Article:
Image 10: Marshall again, from the garage door end. The curve seen in the previous image is at the top right of this photo. The DME main line is immediately to left of the string of LMX locos. The empty track on the right of the LMX locos is the BN/BNSF main line. TC&W trains also enter here at Marshall (top left of photo) and weave onto the DME main line for the trip to Redwood Falls. The DME loco depot is just out of shot bottom left corner. Just outside of Marshall (beyond the bottom of this photo), there is the incline to the upper deck and also a branch line to Lake Marshall. The BN/BNSF continues around the bottom deck at right while the DME main line will swing around and start the two per cent incline to connect to the upper deck at Wabasso eight inches higher.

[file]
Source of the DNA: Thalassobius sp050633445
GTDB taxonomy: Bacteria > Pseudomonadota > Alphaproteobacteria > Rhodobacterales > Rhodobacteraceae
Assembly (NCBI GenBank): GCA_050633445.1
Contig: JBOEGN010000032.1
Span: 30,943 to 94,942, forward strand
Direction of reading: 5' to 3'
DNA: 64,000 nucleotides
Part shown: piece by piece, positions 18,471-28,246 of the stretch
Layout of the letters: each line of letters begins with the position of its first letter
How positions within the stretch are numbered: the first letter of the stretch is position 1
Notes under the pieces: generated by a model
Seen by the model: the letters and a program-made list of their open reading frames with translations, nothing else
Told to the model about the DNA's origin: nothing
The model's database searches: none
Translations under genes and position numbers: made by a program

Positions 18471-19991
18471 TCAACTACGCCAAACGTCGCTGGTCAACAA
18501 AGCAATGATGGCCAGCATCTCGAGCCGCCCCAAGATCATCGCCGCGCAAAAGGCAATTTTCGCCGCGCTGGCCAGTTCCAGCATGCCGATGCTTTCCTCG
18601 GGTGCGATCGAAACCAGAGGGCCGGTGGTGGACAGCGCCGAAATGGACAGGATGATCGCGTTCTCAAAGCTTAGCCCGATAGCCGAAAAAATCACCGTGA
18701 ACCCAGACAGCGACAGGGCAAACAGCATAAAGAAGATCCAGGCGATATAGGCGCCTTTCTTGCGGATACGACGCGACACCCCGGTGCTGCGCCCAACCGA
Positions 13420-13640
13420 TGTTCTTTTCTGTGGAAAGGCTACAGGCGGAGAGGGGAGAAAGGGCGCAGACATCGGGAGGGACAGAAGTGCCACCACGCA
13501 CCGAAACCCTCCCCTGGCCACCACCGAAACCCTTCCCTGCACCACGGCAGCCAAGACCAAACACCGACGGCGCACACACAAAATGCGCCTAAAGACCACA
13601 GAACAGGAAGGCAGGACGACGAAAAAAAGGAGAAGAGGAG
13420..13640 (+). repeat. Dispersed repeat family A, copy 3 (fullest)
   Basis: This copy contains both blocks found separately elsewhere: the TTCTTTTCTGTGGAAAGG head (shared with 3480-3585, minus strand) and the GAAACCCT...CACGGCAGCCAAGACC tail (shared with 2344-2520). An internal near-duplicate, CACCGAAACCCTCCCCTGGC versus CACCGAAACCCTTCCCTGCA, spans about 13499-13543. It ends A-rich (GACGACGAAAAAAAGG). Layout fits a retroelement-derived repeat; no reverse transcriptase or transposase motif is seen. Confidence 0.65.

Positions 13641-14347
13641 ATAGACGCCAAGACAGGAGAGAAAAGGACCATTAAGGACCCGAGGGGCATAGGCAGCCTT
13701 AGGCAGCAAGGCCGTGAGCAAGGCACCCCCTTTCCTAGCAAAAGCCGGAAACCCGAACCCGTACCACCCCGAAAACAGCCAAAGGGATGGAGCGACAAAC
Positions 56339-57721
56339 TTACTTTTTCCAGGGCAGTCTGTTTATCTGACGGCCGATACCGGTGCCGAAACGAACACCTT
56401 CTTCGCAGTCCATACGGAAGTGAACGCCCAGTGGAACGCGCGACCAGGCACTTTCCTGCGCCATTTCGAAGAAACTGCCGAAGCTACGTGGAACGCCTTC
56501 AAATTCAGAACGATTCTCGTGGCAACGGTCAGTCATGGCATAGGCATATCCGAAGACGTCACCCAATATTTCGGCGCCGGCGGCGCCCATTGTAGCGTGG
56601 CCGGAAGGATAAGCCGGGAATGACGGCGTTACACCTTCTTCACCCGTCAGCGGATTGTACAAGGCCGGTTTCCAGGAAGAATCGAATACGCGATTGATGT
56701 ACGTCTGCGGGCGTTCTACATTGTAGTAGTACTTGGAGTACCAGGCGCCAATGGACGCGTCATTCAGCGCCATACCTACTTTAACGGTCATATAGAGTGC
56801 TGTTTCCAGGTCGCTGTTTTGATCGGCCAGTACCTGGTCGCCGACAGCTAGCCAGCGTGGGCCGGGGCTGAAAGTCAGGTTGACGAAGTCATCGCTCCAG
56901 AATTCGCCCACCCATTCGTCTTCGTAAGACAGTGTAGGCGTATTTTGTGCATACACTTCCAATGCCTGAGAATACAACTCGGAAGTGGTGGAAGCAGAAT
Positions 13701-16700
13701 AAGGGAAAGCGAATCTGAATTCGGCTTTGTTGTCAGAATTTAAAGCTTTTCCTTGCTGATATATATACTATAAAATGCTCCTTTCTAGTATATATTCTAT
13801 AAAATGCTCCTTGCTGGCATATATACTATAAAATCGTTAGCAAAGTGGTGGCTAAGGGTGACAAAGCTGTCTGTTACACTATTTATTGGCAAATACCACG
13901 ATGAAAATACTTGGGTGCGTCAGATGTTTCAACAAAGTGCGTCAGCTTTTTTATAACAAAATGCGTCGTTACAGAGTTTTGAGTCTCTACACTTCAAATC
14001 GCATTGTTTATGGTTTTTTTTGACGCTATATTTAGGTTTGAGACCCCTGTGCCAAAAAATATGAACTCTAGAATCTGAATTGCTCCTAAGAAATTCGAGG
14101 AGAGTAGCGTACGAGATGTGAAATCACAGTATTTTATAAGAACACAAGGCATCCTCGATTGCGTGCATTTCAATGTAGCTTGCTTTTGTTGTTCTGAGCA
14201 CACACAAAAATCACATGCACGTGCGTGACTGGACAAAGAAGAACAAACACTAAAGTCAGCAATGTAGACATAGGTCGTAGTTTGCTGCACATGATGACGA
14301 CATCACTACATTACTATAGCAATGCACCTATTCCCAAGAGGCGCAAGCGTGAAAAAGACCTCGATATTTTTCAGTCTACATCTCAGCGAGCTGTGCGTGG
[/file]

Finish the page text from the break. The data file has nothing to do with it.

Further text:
Image 11: Ths is the DME loco depot (the BN loco is an interloper and the Rock Island GP9 is waiting for a replacement DME GP9 body). You can see the second deck along this side of the garage uses metal angle brackets screwed into the wall timbers. I am experimenting with how to hide the brackets with a scenic board. I was smart enough to insulate and wallboard this western side of the garage (as the afternoon sun in summer is very hot).

Images 12a and 12b: The photos are taken from outside looking into the garage from the garage door side of the building. You can see my peferred timber arrangement for holding up the second deck baseboard – Piersen is above us here. The fictional town of Piersen is named in memory of Joe Piersen of the Chicago and Northwestern Historical Society (CNWHS) who helped find information for me in the early development of the layout. The incline is on the right and the track just to the left of the incline goes to Lake Marshall and also allows DME trains continuous run on the bottom deck. The DME grain hoppers are on one of the three DME stub-ended hidden storage tracks.